The term "Australian Belt" for "Pricking the Garter" (also known by con men as the Strap, the Belt) is a typical approach of con men enticing someone into a rigged "game" that is really just a swindle. Newcomers to the bush would want to see the "Old Australian Belt" just so they could feel like they knew about it--to knock off some of the their tenderfoot "shine."

In the same way, Three-Card Monte got its name from a popular Spanish card game called "Monte." Hustler's wanted their greenhorn victims to think that they were learning the famous western game they had heard of, but never seen. The familiar sound of the name, and the desire to become knowledgeable as soon as possible, sucked many a man into this short con.

Three-Card Monte, The Shell Game, and Fast and Loose have all been called the "Old Army Game" at one time or another for exactly the same reason. "Hey, rookie. You want to play the "Old Army Game?"
bishthemagish
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I have found that doing this to stop a crowd outside it is better to use a nice bright drape cord that looks nice. Rather than just a rope.

I have used a chains of different sizes and some of them are to heavy to use with a long chain if I want to make three loops.

The drape cord is nicer and is easy to wind up like a cowboy lariat and put over your shoulder. Doing this at a festival or a fair as a walk around item is great entertainment and a great time user that looks big in performance! It also is a great photo opportunity for both parents and news media that are at most outside fairs and festivals.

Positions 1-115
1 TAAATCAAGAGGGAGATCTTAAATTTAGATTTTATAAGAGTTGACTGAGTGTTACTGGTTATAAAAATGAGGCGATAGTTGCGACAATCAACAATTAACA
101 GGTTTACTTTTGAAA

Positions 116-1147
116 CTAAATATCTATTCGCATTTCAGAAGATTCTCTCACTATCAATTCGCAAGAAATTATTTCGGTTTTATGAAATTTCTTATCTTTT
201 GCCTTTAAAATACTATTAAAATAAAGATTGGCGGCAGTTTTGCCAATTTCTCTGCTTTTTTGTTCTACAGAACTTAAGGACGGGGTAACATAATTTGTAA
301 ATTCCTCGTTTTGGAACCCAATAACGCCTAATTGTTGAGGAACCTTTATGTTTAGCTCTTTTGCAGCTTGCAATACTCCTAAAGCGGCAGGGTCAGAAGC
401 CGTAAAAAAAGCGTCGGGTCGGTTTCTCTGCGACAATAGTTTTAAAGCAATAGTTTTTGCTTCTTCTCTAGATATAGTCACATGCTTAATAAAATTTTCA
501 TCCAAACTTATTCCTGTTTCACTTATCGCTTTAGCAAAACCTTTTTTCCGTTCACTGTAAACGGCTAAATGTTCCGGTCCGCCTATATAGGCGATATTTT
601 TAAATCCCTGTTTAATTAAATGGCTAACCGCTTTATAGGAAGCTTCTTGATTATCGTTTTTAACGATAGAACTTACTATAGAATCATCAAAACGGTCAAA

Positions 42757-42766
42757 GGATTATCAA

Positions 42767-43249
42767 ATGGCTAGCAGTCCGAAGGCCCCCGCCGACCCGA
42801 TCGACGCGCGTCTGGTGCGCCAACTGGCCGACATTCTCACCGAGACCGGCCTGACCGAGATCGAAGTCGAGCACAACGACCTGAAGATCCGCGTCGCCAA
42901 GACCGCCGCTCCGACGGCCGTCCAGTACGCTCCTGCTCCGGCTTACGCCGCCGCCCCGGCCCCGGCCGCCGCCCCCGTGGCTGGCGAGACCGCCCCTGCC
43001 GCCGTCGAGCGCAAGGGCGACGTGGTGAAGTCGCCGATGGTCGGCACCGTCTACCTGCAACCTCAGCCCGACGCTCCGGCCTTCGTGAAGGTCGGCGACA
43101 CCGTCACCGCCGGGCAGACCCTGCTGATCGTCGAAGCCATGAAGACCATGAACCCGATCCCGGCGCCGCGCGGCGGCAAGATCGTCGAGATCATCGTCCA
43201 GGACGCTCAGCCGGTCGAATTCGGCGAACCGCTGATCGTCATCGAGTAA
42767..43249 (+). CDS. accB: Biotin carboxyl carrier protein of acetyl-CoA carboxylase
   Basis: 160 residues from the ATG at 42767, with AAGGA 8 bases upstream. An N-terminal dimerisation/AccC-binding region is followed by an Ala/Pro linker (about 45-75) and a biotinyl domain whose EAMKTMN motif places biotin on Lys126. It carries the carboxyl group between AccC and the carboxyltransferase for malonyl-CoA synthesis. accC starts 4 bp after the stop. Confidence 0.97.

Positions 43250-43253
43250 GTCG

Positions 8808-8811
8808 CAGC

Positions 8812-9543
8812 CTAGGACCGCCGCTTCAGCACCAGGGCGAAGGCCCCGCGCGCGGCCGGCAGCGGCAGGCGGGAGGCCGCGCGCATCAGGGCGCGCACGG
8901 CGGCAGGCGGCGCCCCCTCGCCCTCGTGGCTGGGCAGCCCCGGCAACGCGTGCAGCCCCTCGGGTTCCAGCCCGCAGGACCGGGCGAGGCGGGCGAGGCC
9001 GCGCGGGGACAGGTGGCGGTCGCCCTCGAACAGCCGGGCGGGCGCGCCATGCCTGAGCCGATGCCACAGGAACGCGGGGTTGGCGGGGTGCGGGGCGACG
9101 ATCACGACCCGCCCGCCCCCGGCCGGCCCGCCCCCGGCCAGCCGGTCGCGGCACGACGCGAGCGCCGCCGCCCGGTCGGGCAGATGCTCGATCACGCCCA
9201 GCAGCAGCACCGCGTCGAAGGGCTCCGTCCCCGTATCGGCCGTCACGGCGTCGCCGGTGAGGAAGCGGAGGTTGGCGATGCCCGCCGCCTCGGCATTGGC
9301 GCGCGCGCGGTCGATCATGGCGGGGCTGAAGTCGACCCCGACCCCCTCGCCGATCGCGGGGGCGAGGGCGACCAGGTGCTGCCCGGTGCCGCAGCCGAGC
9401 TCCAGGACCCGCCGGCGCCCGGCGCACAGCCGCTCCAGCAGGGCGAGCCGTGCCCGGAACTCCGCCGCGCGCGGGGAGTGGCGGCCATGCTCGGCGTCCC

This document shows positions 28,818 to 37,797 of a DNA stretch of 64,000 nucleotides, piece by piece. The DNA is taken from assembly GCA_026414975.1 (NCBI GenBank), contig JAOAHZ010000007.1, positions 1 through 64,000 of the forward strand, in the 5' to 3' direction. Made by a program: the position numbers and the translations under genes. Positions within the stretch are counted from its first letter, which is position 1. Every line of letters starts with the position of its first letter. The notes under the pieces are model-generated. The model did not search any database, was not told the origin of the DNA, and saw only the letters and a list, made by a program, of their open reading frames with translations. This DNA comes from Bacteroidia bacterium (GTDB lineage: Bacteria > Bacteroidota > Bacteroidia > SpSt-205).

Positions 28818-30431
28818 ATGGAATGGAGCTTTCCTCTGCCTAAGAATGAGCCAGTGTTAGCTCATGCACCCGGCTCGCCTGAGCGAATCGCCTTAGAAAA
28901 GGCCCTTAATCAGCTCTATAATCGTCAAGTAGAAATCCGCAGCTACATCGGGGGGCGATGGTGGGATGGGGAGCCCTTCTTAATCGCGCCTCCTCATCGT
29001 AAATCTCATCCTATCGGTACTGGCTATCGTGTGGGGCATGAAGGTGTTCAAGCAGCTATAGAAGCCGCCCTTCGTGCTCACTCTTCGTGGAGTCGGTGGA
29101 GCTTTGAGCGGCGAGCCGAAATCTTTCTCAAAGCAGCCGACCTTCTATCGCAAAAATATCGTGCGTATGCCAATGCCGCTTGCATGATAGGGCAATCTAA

Glenn Bishop Cardician

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Publisher of Glenn Bishop's Ace Cutting And Block Transfer Triumphs
Pete Biro
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A, sadly deceased, old friend of mine, Teddy Yip (owned a couple of casinos in Macau) was at the table one night having dinner with our team (race team he put some money into) and after dinner, as was usual, I started to do a litte magic. When I brought out the cards Yip grabbed them from me and started to "toss the broads" (do 3-card monte) and was actually TAKING money from some of us!

The waiter came over and said, "YOU CAN'T USE CARDS IN OUR RESTAURANT."